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06/03/87 the People of the State of v. Earlie Span

June 3, 1987





509 N.E.2d 1057, 156 Ill. App. 3d 1046, 109 Ill. Dec. 218 1987.IL.747

Appeal from the Circuit Court of Kane County; the Hon. Barry Puklin, Judge, presiding.


JUSTICE WOODWARD delivered the opinion of the court. HOPF and INGLIS, JJ., concur.


Following a jury trial, the defendant, Earlie Span, was found guilty of the offenses of residential burglary and possession of a stolen automobile. During the trial, the State had nol-prossed a charge of felony theft that had been pending against the defendant. Defendant was sentenced to six years' imprisonment for residential burglary and four years' imprisonment for possession of a stolen automobile. Defendant appeals.

The defendant was arrested with codefendant, John Croom, but the two were scheduled to be tried separately. Prior to trial, defendant's attorney informed the court and Croom's attorney that he intended to call Croom as a witness at defendant's trial. Croom's attorney informed the court that in the event Croom was called to testify, he would exercise his fifth amendment right not to testify.

The case was called for trial on September 30, 1985. On that date, the defendant's attorney informed the court that he had been unable to locate two alibi witnesses. The defendant indicated that he did not want a continuance and was willing that the trial proceed without these witnesses. The defendant's attorney then stated:

"Your Honor, I might ask him [the defendant] something else. Is it your choice to proceed today without the testimony of Mr. John Crume [ sic ] who you have indicated was going to clear you of this offense?"

After a Discussion between the court, the assistant State's Attorney, and the defendant's attorney regarding the duty of the State to turn over to the defendant any evidence favorable to the defendant, the following colloquy took place:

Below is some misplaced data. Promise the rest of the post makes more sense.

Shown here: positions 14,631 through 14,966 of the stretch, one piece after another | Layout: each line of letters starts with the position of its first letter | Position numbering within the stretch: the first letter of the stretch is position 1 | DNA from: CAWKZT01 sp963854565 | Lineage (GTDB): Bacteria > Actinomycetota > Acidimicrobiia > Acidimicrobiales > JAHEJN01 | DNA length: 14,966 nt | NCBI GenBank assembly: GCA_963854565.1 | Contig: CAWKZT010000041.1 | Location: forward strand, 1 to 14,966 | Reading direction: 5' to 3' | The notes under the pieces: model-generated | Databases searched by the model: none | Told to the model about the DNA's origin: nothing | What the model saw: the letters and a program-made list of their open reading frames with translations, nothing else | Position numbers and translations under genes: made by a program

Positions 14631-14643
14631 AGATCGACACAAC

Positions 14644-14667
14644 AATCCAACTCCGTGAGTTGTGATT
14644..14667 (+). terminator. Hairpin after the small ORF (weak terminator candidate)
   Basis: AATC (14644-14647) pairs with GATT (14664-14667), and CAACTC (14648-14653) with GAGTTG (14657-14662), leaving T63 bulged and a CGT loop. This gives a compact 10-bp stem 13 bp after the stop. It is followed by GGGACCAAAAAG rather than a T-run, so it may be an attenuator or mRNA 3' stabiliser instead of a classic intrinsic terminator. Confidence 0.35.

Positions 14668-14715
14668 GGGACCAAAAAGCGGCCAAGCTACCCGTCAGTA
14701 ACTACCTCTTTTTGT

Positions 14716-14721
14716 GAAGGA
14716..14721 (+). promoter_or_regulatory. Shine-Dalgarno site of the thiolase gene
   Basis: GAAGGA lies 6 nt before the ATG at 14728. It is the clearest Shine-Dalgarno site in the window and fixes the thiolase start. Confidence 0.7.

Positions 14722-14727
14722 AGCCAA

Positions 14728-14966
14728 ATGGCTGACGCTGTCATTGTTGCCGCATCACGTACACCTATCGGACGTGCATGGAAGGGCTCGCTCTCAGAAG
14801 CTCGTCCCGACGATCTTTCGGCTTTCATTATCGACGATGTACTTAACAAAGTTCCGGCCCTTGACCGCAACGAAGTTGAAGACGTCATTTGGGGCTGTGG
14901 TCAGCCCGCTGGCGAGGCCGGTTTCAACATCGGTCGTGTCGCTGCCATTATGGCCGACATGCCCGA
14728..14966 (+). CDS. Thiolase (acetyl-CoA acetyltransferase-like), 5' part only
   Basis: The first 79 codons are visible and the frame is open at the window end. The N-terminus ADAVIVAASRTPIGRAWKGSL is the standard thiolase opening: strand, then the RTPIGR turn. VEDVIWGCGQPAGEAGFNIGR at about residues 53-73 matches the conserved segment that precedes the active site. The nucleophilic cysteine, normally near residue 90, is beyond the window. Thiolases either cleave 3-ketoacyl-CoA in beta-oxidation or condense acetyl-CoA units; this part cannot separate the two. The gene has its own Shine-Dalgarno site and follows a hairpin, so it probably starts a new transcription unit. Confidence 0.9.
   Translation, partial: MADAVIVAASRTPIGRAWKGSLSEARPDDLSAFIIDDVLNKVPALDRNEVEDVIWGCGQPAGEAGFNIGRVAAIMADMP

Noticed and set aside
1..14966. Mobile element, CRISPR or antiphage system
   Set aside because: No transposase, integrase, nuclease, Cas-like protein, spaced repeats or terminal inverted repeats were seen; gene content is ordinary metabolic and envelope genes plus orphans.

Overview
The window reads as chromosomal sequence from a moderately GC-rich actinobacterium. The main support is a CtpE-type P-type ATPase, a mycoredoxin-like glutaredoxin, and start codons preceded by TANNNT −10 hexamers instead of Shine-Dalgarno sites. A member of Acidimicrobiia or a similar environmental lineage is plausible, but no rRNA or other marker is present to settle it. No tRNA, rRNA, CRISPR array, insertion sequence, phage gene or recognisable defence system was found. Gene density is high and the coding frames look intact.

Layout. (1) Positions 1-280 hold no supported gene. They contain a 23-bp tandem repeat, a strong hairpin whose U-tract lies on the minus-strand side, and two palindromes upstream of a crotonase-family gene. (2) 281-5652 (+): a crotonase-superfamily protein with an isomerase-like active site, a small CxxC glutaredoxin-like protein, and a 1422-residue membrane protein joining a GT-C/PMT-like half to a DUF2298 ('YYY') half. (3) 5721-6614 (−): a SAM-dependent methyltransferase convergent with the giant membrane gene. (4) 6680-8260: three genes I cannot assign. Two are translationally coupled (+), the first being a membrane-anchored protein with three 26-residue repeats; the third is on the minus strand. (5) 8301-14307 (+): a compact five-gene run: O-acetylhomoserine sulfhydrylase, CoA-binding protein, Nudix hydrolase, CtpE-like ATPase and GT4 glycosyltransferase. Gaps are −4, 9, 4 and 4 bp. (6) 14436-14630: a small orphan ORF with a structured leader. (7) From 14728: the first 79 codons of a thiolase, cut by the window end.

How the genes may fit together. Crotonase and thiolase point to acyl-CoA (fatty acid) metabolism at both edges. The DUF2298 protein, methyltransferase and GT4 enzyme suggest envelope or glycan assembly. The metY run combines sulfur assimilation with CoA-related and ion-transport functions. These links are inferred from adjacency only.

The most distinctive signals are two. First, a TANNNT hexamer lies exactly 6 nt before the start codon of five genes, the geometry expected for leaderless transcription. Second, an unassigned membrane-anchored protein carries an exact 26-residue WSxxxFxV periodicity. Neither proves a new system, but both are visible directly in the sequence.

"THE COURT: But the State has taken the position they're going to dispose of your case before they dispose of the co-defendant's case. They're putting you in a situation where the co-defendant can't be called by your lawyer and made to testify because he has a right to remain silent. Now, I pointed that out to you when you were arraigned, or whoever arraigned you pointed that out, so they're kind of in the driver's seat. They get to choose who goes first, I guess. Now, knowing that, do you want to go ahead today, or would you like to have it continued?

THE DEFENDANT: I would like to just go ahead."

At trial, the State's evidence showed the following: On July 16, 1985, the home of Mrs. Anita Y. Glenn was burglarized. Mrs. Glenn was awakened either by the sound of car doors slamming or the sound of her Cadillac diesel automobile starting up. She then went to her front door and turned on the porch light. She saw her car backing out of the driveway. She observed someone on the passenger side of the car, but she could not see the driver of the car. After she called the police, she noticed that her purse, which contained six $20 bills, credit cards, and her car keys, was missing. The purse was found the next day outside of her neighbor's home. Mrs. Glenn also noticed that her kitchen window had been opened and the screen cut.

Some 40 minutes later, Illinois State Trooper David Spahn was on patrol when he heard the report of the stolen Cadillac. He then observed Mrs. Glenn's Cadillac at I-290 and Mill Road. He began to follow the vehicle and called for backup officers. He then activated his lights and siren. A chase ensued which reached speeds upwards of 100 miles per hour. After the Cadillac came to a stop, both individuals in the Cadillac left the vehicle and ran in different directions, with State Trooper Spahn and the other officers in pursuit. During the foot chase, Spahn heard gunfire but did not know where it came from. Both individuals, the driver of the car, John Croom, and the passenger, the defendant, were apprehended and taken into custody. They were transported separately to the Addison police station, where they were searched. From Croom, the police recovered a black jacket, gloves, six $20 bills, and assorted jewelry. The defendant had no property in his possession. However, a six-inch sewing gauge with a sharp point was found on the seat in the police car, where defendant had been sitting, which had been searched prior to transporting the defendant.

The defense presented the testimony of Alan Span, the defendant's brother, who stated that shortly after 2 a.m. on July 16, 1985, he heard a knock at the door. He got out of bed, went to the window, and saw a medium-sized car going down the hill. ...

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